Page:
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'Most difficult work in the world' is her joy

Carolyn M. Shumway has mothered thousands - missionaries, college students, foster children, "borrowed children" and her own seven children.

Now she accepts a new mothering role.On April 28, American Mother's Inc. named Sister Shumway - wife of BYU-Hawaii President Eric Shumway - the 61th National Mother of the Year.

Sister Shumway is delighted to represent the organization and further its goal: to strengthen the moral and spiritual foundation of the home and family.

The grandmother of eight said through the years she has garnered plenty of experience as the mother of her children - Merrilli McKee, Jeffrey, Aaron, Heather Murdock, Angela, Emily and Douglas - and as the mother of other children.

From 1986 to 1989, while her husband served as a mission president in Tonga, Sister Shumway looked out for more than 1,000 missionaries who were away from their mothers.

Over the years the Shumway home in Hawaii has also been filled with all kinds of kids - college students needing advice or motherly attention and 18 foster children who were homeless, addicted to drugs or just in need of stability.

"[Children] are in and out of our house all the time for first aid, a little hug or a meal," Sister Shumway said. "I really feel privileged for anyone to call me mom."

This, however, doesn't mean Sister Shumway thinks a mother's job is easy.

Parenting, she said, is the "most difficult work in the world." To succeed, she continued, parents must respect each other and together form a partnership with the Lord.

"Crucial to parenting is reliance on God and also a happy marriage where possible, with the mother an equal partner at the side of her sweetheart."

Daily devotionals at the Shumway home have also helped Sister Shumway be a successful mother, she explained. "Every morning my family gathers around the kitchen table before early morning seminary and we have an opening hymn and prayer, read the scriptures and kneel in family prayer," she said. "One child bears testimony and my husband and I continue reading in what ever standard works our family is studying at the moment while the kids eat breakfast."

She said the Church and its teachings have bond her family together. "The Church is the golden thread that runs through everything that we do."

She added that she also appreciates the example set by her own mother. "My mother was completely devoted to her husband and family," she noted. "She had no private agenda."

Giving advice to other mothers, Sister Shumway emphasized that parents should "enjoy children instead of trying to improve them."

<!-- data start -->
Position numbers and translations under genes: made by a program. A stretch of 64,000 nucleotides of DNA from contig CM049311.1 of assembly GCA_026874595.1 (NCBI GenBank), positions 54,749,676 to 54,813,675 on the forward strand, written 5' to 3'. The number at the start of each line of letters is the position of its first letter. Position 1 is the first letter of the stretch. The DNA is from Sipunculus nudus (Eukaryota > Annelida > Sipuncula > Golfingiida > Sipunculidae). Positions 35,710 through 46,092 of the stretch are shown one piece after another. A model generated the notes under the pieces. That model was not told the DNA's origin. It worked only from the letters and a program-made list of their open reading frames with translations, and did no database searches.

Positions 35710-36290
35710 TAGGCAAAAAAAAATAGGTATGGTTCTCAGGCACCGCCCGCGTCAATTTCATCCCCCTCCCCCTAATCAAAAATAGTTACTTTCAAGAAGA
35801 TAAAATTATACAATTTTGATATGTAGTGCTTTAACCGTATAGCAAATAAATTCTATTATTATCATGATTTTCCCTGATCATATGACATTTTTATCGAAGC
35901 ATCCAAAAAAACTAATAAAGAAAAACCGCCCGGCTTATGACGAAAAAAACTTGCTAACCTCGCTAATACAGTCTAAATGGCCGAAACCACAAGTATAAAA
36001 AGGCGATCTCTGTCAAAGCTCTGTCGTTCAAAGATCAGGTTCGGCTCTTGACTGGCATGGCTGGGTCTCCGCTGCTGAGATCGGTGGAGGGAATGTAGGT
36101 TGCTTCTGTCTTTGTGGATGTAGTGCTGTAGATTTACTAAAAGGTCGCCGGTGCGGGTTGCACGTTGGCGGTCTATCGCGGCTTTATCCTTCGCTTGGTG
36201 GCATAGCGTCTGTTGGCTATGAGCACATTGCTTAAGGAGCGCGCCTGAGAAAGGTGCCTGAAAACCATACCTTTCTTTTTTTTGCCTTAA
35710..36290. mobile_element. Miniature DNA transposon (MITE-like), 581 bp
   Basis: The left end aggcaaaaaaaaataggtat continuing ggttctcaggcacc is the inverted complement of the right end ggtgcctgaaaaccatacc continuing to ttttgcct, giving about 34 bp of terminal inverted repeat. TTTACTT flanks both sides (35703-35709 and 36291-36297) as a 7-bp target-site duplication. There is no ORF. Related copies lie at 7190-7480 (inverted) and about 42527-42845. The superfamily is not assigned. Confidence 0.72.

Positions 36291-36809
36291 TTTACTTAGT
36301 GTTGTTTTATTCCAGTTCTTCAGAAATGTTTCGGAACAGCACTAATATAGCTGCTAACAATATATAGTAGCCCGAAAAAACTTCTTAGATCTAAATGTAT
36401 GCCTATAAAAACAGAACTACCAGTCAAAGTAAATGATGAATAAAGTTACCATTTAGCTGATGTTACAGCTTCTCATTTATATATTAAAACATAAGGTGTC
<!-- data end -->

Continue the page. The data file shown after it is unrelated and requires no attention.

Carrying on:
Laughing, she recalled a time when one of her sons, then 2, said a word he should not have. She sat him down and sprinkled pepper on his tongue to remind him that he was not to use that word again. He replied, "More pepper please."

"Enjoy every stage of your children's development because it will never come again. Laugh more. Remember there is something wonderful and magic and glorious about every stage of parenting," she said. "If we enjoy [children] then they will feel our love and that is what will make them improve."

Discipline should come, she continued, as parents follow the promptings of the Spirit.

She said her family has been united by music. "Music is kind of our thing," she said. "We use it to accomplish another family goal, which is to nurture everyone we come in contact with."

Sister Shumway called mothering a full-time job that is similar to being a gardener. "You take care of the plants, you nurture them and protect them from harm," she said. "That is very difficult to do if you are not there in the garden."

She said she has seen her mothering skills and devotion reflected in her own married children. "My oldest daughter holds daily scripture reading, family prayer and family home evening. This is the most important thing, combined with love, that children receive from their mothers."

Sister Shumway views her responsibility of representing mothers throughout the United States as an opportunity to promote families - her favorite topic. To do this, she said she will work with government officials in Hawaii but will limit her time away from home - where she still has two teenagers and a 16-year-old niece to mother.

"I feel like the Lord will make me equal to the task ahead," she said. "I feel like He called me to this position. He will make up for my weaknesses and help me to be an extension of His arm."

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